New York-Licensed Maritime Accident Attorney for Injured Maritime Workers
New York’s port district, called the Port of New York and New Jersey, is home to the busiest commercial terminals on the East Coast. Each year, the port district handles millions of cargo containers with contents valued in excess of $200 billion. This accounts for nearly 30 percent of all maritime traffic on the entire eastern seaboard of the United States.
Unfortunately, with so much volume and round-the-clock traffic, maritime workers are often pushed to the brink to do their jobs. This leads many seamen, longshoremen, and others working on New York’s coast, rivers and inland waterways to suffer serious injuries.
At the Willis Law Firm, we have over 40 years of experience fighting for injured maritime workers and their families. The Jones Act and other state and federal laws provide special protections for maritime workers, and we are committed to using these laws to help our clients obtain financial compensation for their losses.
New York’s Ports, Terminals, Rivers and Canal System
The Port of New York and New Jersey has terminals on both sides of the Hudson River. The terminals on the New York side include:
- Brooklyn-Port Authority Marine Terminal
- Howland Hook Marine Terminal
- Red Hook Container Terminal
These terminals are all located on or near the Upper Bay, at the confluence of the Hudson and East Rivers. New York is also home to the Port of Albany-Rensselaer, which is located further north on the Hudson River.
Upstate New York has a 524-mile navigable inland canal system that connects the Hudson River with several lakes via the Niagara River. These lakes include:
- Cayuga Lake
- Lake Champlain
- Lake Erie
- Lake Ontario
- Seneca Lake
The New York Canal System also includes the following lakes and canals:
- Cayuga-Seneca Canal
- Champlain Canal
- Cross Lake
- Erie Canal
- Oneida Lake
- Onondaga Lake
- Oswego Canal
The New York Canal System is maintained by the New York State Canal Corporation, which is a subsidiary of the New York State Thruway Authority.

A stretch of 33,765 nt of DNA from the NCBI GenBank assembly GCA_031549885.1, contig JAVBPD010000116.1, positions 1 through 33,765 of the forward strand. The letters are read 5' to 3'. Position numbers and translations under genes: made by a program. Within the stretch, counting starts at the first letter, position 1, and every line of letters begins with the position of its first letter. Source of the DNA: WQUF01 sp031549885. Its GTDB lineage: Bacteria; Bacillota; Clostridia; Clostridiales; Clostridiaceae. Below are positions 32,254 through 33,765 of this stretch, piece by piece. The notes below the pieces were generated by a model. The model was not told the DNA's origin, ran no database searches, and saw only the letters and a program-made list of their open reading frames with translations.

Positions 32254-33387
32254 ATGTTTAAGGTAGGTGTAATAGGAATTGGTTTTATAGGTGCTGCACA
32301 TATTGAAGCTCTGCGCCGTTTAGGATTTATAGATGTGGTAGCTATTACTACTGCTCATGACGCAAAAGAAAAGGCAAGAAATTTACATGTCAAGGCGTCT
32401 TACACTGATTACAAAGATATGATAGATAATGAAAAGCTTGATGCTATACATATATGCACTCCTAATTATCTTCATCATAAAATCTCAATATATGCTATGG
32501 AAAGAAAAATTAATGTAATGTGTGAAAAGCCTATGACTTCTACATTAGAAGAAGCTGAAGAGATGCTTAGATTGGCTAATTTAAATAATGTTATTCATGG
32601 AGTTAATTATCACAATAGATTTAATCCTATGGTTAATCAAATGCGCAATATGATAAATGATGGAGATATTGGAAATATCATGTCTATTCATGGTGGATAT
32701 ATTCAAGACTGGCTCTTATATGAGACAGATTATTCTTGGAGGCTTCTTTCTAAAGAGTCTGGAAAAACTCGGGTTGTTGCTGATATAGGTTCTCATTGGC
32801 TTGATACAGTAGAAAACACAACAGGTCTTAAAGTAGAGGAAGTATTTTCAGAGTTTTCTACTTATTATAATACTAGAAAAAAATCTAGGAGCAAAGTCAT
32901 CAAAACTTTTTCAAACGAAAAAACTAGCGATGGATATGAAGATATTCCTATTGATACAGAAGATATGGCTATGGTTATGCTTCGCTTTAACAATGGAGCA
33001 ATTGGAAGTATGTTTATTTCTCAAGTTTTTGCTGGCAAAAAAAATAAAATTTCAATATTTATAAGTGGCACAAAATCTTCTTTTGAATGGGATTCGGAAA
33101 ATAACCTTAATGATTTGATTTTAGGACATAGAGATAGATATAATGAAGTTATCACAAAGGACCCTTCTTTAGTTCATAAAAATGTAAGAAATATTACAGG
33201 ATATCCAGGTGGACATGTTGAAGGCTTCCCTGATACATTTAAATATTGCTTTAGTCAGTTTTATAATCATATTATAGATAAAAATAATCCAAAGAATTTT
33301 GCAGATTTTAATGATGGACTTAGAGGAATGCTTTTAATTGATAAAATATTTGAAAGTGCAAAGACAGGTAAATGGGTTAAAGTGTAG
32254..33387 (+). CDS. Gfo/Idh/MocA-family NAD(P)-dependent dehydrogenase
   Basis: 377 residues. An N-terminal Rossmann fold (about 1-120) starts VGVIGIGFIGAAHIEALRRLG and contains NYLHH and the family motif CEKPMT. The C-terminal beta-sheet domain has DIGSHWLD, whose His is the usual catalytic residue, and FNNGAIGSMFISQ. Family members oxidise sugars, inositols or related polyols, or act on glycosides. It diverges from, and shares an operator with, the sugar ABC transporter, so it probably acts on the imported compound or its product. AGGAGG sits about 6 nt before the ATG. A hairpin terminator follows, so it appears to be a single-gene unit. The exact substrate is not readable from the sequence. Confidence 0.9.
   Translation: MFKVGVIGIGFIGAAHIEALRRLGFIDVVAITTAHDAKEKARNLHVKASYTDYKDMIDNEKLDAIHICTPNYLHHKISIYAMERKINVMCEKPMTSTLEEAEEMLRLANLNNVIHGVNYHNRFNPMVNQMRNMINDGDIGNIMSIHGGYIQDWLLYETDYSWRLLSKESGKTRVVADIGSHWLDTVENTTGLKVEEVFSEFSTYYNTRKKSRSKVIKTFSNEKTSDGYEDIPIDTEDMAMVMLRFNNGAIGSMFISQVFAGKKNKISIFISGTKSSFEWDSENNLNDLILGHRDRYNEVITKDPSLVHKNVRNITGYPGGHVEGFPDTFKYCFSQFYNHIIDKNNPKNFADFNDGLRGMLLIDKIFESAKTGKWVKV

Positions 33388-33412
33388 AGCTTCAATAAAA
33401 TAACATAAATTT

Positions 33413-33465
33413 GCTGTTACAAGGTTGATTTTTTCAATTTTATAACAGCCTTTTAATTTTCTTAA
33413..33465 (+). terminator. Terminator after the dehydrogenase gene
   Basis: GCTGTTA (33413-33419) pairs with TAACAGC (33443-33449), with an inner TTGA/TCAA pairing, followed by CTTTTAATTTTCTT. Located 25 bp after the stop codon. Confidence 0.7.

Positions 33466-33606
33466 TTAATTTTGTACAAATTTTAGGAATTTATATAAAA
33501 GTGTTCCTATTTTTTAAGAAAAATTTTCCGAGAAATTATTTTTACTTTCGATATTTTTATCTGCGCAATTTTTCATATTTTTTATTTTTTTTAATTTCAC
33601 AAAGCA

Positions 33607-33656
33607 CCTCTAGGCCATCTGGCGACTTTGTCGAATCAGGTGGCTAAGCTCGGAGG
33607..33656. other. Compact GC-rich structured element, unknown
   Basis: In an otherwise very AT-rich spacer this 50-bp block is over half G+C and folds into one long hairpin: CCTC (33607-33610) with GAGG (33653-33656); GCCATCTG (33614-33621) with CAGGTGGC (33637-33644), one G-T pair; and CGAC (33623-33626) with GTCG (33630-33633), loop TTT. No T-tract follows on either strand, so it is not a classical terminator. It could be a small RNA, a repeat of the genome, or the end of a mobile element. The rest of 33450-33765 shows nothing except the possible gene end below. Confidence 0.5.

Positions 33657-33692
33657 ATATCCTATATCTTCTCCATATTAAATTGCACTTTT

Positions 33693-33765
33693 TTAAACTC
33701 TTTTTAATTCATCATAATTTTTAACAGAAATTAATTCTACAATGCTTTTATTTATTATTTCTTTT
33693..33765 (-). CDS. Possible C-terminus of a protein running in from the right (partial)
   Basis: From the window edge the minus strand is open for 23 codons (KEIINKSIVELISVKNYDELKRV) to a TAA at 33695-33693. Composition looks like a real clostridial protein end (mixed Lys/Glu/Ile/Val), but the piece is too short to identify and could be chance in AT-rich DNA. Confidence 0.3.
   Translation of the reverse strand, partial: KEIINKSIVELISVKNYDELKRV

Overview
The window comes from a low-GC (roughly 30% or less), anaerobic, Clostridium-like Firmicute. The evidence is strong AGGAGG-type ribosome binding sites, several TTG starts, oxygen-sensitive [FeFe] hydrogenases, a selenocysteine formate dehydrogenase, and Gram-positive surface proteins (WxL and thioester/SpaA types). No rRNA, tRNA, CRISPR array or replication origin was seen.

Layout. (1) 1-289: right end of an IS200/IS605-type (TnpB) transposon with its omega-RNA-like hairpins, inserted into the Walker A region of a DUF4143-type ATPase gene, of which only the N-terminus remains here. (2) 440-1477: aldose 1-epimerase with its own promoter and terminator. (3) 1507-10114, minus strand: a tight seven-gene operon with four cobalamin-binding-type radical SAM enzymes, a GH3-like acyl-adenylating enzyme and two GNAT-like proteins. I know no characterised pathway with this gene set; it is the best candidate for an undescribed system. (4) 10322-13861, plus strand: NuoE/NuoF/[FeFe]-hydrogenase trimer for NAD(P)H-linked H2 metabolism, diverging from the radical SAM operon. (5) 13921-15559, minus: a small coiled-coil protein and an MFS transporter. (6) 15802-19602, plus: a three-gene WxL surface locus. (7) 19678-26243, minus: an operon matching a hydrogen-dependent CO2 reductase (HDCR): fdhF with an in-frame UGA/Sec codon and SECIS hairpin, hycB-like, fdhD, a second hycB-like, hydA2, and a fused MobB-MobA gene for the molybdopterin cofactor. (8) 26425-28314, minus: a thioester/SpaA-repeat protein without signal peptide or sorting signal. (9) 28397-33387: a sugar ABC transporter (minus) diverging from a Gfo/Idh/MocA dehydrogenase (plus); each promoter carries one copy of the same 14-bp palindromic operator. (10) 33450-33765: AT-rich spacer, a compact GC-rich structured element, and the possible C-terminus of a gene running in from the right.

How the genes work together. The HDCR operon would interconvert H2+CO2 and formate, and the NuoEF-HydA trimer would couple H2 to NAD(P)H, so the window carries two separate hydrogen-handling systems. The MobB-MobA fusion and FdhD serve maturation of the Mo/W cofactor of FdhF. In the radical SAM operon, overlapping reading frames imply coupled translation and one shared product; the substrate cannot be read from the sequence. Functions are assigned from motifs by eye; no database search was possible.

What Are My Rights as an Offshore or Maritime Worker in New York?
As an offshore or maritime worker in New York, you have clear legal rights when you get injured on the job. While most employees in traditional occupations are protected by New York’s workers’ compensation statute, workers in the offshore and maritime industries are protected under federal law. As maritime accident attorney David P. Willis explains, the specific federal law that protects you depends on what you do for work and where you were working when you got hurt.
Your Rights if You Work Onboard a Ship or Boat
If you work onboard a boat or ship, you will most likely be protected by the Jones Act. The Jones Act is a federal law that applies specifically to “seamen” who work onboard “vessels in navigation.” To be considered a seaman, you must:
- Spend a “significant amount of time” working onboard a vessel in navigation (this usually means that 30 percent or more of your work hours must be spent working onboard the vessel); and,
- Your work must “contribute to the work of the vessel,” meaning that your job duties must help in accomplishing the vessel’s mission, whatever that mission may be.
To be considered a “vessel in navigation,” the ship or boat onboard which you work must:
- Be afloat in navigable waters; and,
- In operation and capable of moving (it does not actually have to be moving at the time you are injured).
If you are considered a seaman, live in New York, and suffer from a job-related injury, you can seek compensation under the Jones Act. Minimally, this means filing a claim for maintenance and cure. However, in many cases, injured seamen can seek full compensation for their injuries by filing a lawsuit against their employer.
Your Rights if You Work on the Outer Continental Shelf
If you live in New York and work on a platform, oil rig, or other structure that is fixed to the outer continental shelf, then you may have a claim under the Outer Continental Shelf Lands Act (OCSLA). The OCLSA provides injured offshore workers with access to “no-fault” benefits—similar to New York’s workers’ compensation statute. Thus, regardless of what caused your injury, an experienced maritime accident attorney can help you seek to recover:
- Medical benefits
- Disability benefits (wage replacement benefits)
- Rehabilitation and retraining benefits
Your Rights if You Work at a Port, Dock or Terminal
If you work at a port, dock or terminal in New York, then recovering compensation for your on-the-job injury will most likely involve filing a claim under the Longshore and Harbor Workers Compensation Act (LHWCA). This federal law also provides compensation similar to state workers’ compensation benefits, and this compensation is available to injured maritime workers on a “no-fault” basis.
Get Help From a New York Maritime Injury Lawyer
While your employer and its insurance company may act like they are on your side, the reality is that most companies want to settle their employees’ injury claims for as little money as possible. Your employer may even try to prevent you from seeing your own doctor. At the Willis Law Firm, we can make sure that these companies don’t take advantage of you.